The special report on Climate Change and Land released last August by the IPCC confirms that land plays an important role in the climate system and keeping global warming to well below 2ºC can be achieved only by reducing greenhouse gas emissions from all sectors, including land and food. Agriculture, forestry and other types of land use account for 23% of human greenhouse gas emissions. On the other hand, natural land processes absorb carbon dioxide equivalent to almost a third of carbon dioxide emissions from fossil fuels and industry.

Written by 107 authors from 52 countries, the report confirms that climate change has adversely impacted food security and terrestrial ecosystems, as well as contributed to desertification and land degradation in many regions. Warming has resulted in an increased frequency, intensity and duration of heat-related events. Frequency and intensity of droughts has increased in the Mediterranean region and there has been an increase in the intensity of heavy precipitation events at a global scale.

However, the report
also finds that t
he likelihood, intensity and
duration of many extreme events can be significantly modified by changes in
land conditions,
which can affect
temperature and rainfall in regions as far as hundreds
of kilometres away
. This is
particularly relevant for c
hanges in forest cover, for
example from afforestation, reforestation and deforestation,
which can
affect regional surface temperature through exchanges of water and energy

As an example, the report states that where forest cover increases, the enhanced evapotranspirationcan result in cooler days during the growing season and reduce the amplitude of heat related events. In regions with seasonal snow cover, such as boreal and some temperate, increased tree and shrub cover also has a wintertime warming influence due to reduced surface albedo.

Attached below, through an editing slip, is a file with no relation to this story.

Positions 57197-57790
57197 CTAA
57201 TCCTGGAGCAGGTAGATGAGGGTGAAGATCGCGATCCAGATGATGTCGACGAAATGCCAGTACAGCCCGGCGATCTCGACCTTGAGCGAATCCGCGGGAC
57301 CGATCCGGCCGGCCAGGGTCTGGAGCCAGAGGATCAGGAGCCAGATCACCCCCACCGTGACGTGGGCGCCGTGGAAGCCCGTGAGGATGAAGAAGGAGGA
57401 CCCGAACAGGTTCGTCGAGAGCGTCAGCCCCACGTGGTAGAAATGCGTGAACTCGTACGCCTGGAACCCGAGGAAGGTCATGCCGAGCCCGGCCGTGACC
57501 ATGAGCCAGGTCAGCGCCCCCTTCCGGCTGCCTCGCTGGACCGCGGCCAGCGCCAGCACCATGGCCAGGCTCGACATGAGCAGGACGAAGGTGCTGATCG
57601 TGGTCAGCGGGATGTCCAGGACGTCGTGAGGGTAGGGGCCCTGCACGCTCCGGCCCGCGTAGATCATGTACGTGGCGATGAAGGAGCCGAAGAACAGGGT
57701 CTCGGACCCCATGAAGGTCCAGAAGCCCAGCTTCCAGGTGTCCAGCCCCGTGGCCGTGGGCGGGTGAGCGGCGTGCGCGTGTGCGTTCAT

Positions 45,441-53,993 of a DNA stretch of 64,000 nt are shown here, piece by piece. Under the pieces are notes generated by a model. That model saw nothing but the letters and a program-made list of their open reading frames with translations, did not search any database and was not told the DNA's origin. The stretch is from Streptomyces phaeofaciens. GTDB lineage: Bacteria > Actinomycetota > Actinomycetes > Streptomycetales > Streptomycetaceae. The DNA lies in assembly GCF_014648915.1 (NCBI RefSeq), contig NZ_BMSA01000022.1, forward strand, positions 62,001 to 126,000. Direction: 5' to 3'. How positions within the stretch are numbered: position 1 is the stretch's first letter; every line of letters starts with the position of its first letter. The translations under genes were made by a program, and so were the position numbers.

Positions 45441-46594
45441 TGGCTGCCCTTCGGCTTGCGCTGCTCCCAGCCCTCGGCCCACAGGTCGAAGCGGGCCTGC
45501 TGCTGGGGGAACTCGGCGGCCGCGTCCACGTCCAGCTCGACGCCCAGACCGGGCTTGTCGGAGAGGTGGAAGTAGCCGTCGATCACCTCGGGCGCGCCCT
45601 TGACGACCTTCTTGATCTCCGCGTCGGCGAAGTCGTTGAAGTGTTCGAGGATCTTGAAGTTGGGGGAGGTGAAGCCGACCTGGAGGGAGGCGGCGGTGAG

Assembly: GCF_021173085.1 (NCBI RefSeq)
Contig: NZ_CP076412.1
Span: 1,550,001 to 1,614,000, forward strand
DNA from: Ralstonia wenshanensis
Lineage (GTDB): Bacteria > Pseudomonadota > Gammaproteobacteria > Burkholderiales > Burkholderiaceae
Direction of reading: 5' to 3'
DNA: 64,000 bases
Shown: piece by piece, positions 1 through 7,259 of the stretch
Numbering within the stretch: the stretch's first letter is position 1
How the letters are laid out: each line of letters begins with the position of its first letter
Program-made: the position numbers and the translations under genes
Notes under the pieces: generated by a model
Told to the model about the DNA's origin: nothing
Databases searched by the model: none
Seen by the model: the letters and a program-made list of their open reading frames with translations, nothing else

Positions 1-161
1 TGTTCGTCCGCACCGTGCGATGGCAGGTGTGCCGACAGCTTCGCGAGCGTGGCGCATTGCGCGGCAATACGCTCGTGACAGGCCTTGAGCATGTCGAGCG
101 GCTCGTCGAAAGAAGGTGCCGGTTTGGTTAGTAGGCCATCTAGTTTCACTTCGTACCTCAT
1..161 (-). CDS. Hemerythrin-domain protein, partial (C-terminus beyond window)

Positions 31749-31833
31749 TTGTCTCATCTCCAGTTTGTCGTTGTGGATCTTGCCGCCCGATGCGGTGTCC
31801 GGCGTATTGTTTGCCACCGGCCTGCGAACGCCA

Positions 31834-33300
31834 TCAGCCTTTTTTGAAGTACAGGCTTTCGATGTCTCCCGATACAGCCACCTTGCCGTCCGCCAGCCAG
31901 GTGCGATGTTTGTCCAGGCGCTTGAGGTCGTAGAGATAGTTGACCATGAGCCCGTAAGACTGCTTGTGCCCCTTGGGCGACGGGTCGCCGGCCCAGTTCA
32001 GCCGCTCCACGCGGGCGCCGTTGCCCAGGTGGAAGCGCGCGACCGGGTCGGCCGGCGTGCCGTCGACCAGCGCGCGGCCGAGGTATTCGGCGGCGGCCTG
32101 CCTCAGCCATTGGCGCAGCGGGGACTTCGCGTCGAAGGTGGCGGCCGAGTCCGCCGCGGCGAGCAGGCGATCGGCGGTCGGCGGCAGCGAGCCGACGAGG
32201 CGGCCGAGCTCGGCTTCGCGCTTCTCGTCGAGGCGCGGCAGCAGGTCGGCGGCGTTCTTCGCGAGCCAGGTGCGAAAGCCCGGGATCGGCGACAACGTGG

forest management
can contribute to climate adaptation
and reverse the impacts of climate change on land degradation

The IPCC defines sustainable forest management as the stewardship and use of forests and forest lands in a way, and at a rate, that maintains their biodiversity, productivity, regeneration capacity, vitality, and their potential to fulfill now and in the future, relevant ecological, economic and social functions at local, national and global levels. The report clearly affirms that sustainable forest management aimed at providing timber, fibre, biomass, non-timber resources and other ecosystem functions and services, can lower GHG emissions and can contribute to adaptation. Managing forests in a sustainable way can maintain or enhance forest carbon stocks and maintains forest carbon sinks. It can also prevent and reduce land degradation, maintain land productivity, and sometimes reverse the adverse impacts of climate change on land degradation. This also brings socio-economic benefits. Reducing and reversing land degradation, at scales from individual farms to entire watersheds, can provide cost effective, immediate, and long-term benefits to communities and support several Sustainable Development Goals (SDGs).

In this framework, the LIFE RESILIENT FORESTS project
promotes a replicable sustainable forest management approach at the watershed
scale, to improve forest resilience to climate change while increasing
ecosystem services and socio-economic benefits for the local communities

Read the full report here